In The Beginning
In one of the tents at Adelaide Writers’ Week, Antony Elmer read from his latest novel, answering questions from a large audience of keen journalists and adoring fans. It was hot in the tent, there in the Pioneer Women’s Memorial Gardens, and Antony sweated, the audience sweated, but it was worth it. He was brilliant. In another tent, Viviana Vincent did much the same, ditto the journalists and fans, except while her audience also poured with sweat, Viviana appeared cool (also calm and collected). Antony’s novel, his seventh, was what is called ‘literary’, and it concerned a murder in Oxford in the 1990s. Viviana’s was the latest in her Venus McVicker romances. The audiences in the two tents were different. Antony’s lot was drawn from what is called the intelligentsia, and was clearly male, fellows packing down with the big boys. A smattering of women, mostly middle-aged. Viviana’s people were predominantly women, women of all ages, their faces alight with excitement at being so close to the darling of their reading groups and book clubs. Antony’s books sold very well, were warmly reviewed in all the best papers and journals, won prizes; Viviana’s sold in fantastic numbers. They were ecstatically reviewed (in women’s magazines). They did not win prizes.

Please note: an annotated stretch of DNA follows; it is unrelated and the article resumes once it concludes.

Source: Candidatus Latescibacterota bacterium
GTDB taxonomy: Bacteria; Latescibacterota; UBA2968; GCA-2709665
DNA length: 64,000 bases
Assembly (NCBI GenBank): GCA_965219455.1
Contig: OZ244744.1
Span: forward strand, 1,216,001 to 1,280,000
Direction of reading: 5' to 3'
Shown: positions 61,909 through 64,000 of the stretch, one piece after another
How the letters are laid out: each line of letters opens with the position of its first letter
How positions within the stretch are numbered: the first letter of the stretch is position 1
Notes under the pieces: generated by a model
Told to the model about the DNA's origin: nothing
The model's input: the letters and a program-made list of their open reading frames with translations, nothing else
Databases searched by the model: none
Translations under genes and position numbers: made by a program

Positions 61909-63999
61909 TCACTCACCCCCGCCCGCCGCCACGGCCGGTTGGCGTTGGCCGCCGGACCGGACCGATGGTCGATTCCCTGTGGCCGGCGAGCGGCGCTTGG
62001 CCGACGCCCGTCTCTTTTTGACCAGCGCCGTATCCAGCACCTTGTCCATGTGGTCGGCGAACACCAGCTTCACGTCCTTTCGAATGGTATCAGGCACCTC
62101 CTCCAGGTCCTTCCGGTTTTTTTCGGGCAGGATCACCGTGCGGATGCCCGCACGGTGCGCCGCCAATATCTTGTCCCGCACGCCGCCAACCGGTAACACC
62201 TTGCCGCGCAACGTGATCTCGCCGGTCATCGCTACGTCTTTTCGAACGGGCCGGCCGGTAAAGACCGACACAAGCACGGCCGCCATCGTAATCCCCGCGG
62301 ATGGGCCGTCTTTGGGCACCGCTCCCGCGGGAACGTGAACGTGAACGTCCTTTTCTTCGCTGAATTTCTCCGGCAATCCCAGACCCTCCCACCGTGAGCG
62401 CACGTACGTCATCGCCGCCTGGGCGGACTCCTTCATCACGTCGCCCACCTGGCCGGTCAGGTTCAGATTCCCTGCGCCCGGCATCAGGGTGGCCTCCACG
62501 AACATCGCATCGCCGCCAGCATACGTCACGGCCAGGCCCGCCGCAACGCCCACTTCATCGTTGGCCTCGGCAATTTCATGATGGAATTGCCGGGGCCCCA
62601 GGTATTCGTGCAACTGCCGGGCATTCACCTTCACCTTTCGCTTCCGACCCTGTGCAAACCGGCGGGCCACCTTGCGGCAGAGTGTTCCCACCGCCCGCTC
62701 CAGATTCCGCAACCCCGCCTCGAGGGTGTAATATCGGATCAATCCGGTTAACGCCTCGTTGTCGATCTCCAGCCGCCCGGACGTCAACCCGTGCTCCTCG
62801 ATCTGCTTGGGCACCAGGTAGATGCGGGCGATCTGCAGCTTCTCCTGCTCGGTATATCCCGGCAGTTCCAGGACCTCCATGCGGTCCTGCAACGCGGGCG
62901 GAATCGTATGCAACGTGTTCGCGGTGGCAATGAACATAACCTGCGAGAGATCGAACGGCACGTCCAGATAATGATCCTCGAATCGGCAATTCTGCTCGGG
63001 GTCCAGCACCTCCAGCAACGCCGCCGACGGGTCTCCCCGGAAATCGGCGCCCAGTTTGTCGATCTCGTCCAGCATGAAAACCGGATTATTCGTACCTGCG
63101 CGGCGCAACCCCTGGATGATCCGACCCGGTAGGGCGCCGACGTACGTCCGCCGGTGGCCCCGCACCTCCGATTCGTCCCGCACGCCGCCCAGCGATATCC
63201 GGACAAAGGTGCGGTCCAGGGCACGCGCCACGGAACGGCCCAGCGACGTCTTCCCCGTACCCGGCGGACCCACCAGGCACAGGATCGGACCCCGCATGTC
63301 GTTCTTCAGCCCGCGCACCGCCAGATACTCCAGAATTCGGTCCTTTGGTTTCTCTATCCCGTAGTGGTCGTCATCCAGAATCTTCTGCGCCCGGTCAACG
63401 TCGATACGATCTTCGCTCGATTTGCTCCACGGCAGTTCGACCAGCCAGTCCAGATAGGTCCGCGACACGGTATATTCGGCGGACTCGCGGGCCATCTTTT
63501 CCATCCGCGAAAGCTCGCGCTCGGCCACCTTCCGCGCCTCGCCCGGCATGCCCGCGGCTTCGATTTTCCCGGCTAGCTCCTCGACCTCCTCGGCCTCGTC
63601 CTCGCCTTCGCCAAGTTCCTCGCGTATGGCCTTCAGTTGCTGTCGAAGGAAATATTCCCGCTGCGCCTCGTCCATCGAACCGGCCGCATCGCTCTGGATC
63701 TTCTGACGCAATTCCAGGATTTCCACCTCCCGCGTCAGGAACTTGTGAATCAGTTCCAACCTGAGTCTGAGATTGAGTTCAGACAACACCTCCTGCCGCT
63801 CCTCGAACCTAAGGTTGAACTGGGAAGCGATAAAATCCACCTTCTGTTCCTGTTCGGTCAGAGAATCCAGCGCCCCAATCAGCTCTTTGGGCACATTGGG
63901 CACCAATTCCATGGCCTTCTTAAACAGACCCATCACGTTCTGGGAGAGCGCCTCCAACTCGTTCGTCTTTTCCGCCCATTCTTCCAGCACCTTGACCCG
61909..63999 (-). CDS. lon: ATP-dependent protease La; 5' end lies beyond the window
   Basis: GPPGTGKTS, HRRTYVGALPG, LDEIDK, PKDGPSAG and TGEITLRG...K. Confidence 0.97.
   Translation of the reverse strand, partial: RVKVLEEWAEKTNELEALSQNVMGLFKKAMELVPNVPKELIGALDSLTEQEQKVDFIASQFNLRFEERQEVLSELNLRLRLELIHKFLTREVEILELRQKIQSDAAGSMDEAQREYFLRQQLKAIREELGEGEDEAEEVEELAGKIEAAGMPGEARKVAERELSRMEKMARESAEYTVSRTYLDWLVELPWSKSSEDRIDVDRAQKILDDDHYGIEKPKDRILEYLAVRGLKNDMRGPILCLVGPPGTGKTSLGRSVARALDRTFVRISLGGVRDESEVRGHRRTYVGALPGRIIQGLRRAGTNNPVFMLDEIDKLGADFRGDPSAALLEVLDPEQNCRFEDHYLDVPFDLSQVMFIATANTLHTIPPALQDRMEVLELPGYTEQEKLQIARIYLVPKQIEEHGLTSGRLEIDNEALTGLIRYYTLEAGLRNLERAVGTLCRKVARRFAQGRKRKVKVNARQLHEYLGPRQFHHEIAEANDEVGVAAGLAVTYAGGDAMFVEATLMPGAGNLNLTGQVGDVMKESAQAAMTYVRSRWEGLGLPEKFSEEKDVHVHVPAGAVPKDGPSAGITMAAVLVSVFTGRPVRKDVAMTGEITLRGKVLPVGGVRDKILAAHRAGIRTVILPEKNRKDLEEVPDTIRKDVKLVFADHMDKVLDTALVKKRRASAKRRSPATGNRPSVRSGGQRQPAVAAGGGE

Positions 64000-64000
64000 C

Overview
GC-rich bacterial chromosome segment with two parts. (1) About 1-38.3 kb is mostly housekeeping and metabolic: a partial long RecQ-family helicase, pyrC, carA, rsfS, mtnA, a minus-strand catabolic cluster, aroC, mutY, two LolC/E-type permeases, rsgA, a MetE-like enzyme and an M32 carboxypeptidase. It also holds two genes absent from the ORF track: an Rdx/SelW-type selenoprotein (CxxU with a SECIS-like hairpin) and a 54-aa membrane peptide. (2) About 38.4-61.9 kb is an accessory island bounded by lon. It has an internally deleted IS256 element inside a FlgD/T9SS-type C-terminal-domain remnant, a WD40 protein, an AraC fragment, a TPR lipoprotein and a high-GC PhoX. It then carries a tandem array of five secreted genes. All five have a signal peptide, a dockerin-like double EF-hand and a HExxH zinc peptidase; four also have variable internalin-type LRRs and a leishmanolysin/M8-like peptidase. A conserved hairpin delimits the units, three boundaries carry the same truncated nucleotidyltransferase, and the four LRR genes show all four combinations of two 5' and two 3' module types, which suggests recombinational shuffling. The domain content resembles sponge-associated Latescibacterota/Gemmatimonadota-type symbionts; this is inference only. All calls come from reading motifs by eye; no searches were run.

Who is Antony?
Antony Winston Elmer was born in Canterbury in 1949. At Oxford he studied Medieval History. He has been married three times, his current wife being the celebrated TV presenter Minki Sackville. He has four sons and three daughters (the youngest daughter is screen actress Leaf Bath-Dickens). Three of his novels have been short-listed for the Booker Prize. Two have been made into films: The Clear Spring and The Mourning of Exiles.
Who is Viviana?
Viviana Maria Vincent was born in Hobart in 1960, named after her mother’s favourite aunt. ‘It’s a lovely old-fashioned name, darling, a romantic name. Your great aunt was a very romantic lady.’ The name was tailor-made for a writer of romance, and, as fate, luck, or destiny would have it, that’s what Viviana became. Her Venus McVicker novels took off, and Viviana was a success, a sensation, a star. Fortunately she had a heart-shaped face, a dazzling smile, long lustrous chestnut curls, long long legs, a lithe and seductive body. A lilting speaking-voice. A certain wit and charming manners. Clothes loved her, the camera loved her also. She was a true gift to any publicist.